BACKGROUND: Urethral injury is a complication feared by surgeons performing transanal TME (TaTME) or abdominoperineal excision (APE) procedures. Injury during TaTME occurs when the prostate is inadvertently mobilised or as a direct injury similar to the direct injury during the perineal dissection of APE procedures. We performed a proof of principle study to assess the feasibility of using indocyanine green (ICG) to fluoresce the urethra in human cadavers. METHODS: Indocyanine green at varying doses was mixed with Instillagel and infiltrated into the urethra of male human cadavers. The urethra was exposed through either a perineal incision or by mobilisation of the prostate during a TaTME dissection and fluorescence observed using a PINPOINT laparoscope (NOVADAQ). Brightness was assessed on the images using ImageJ (National Institute of Health). RESULTS: Eight cadavers were included in the study. Fluorescence was visualised in the urethra in all eight cadavers. Minimal dissection was required to obtain fluorescence transperineally. In one cadaver, the urethra was demonstrated under fluorescence using a simulated TaTME with additional fluorescence also being observed in the prostate. There was no correlation between brightness and dosing. CONCLUSIONS: This novel proof of principle study demonstrates a simple way in which the urethra may be easily identified preventing it from injury during surgery.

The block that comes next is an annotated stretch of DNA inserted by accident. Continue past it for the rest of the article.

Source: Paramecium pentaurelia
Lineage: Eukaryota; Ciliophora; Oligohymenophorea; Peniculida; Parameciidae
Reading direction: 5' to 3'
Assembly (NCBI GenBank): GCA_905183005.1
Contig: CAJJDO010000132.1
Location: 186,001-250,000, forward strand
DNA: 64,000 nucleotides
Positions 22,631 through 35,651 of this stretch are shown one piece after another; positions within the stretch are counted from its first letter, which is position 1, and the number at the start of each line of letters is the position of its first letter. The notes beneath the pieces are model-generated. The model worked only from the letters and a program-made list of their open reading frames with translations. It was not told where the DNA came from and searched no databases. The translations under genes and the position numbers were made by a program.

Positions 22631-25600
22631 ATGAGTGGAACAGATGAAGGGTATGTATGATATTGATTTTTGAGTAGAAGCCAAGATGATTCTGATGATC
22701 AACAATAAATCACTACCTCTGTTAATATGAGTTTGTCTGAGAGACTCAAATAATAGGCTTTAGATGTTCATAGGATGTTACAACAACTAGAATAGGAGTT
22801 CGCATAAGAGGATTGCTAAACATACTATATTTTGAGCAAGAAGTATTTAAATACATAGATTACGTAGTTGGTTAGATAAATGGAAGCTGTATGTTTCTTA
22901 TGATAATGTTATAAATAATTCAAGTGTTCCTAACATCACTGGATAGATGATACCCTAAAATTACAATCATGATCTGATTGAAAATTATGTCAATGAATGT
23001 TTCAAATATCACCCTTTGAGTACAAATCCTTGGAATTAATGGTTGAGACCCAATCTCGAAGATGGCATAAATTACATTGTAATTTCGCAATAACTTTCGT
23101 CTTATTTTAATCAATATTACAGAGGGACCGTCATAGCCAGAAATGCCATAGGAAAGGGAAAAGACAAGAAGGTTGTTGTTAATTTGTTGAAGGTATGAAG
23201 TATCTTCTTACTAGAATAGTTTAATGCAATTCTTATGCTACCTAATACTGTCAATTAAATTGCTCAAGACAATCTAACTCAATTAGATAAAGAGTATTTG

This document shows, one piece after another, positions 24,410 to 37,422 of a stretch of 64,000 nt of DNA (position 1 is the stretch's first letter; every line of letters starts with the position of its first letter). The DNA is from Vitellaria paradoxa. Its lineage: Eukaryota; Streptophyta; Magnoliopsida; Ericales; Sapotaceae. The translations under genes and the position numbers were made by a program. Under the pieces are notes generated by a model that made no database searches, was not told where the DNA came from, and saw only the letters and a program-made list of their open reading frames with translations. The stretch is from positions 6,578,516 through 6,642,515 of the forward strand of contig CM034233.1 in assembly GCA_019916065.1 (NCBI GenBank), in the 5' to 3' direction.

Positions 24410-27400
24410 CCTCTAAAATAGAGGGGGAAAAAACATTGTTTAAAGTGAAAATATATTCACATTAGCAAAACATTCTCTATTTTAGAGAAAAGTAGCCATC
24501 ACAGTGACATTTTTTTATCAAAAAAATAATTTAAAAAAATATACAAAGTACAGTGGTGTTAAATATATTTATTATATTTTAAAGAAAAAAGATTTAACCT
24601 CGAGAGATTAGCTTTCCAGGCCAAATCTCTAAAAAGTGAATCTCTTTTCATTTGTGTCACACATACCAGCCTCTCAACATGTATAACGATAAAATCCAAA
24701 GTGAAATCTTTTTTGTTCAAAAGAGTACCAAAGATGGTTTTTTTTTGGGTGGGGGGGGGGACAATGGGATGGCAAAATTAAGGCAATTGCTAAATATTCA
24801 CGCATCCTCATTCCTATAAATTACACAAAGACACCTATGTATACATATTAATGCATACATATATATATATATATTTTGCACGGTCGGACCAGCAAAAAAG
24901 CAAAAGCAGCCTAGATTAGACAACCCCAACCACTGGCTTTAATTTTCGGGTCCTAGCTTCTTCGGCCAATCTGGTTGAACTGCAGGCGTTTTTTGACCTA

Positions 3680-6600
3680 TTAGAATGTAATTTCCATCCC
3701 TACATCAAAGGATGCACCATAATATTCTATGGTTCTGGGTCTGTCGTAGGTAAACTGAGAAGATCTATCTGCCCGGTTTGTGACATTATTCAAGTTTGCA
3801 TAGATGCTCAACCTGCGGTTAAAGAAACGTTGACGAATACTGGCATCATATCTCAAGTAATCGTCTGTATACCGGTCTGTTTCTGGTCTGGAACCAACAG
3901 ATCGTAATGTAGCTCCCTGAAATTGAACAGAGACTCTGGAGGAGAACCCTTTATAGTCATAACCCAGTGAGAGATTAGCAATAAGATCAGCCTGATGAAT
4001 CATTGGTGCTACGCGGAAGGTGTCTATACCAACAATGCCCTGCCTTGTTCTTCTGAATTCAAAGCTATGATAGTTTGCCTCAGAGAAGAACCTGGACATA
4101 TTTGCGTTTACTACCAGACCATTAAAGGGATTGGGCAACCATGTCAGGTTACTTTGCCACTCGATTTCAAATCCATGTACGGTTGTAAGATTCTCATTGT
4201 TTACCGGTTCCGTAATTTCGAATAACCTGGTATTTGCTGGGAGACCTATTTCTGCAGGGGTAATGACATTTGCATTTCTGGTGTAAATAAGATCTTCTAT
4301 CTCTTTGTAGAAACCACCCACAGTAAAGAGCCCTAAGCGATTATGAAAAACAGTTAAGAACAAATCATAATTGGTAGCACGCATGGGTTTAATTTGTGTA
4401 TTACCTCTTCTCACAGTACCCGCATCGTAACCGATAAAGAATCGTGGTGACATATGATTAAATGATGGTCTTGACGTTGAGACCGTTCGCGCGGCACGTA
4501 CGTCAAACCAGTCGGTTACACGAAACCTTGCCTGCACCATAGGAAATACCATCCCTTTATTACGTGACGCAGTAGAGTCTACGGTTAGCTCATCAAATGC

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Colorectal surgery, Fluorescence, Laparoscopic surgery, Rectal cancer, Urethra, Urethral injury, Cadaver, Coloring Agents, Dissection, Feasibility Studies, Humans, Indocyanine Green, Intraoperative Care, Male, Optical Imaging, Perineum, Postoperative Complications, Prostate, Transanal Endoscopic Surgery, Urethra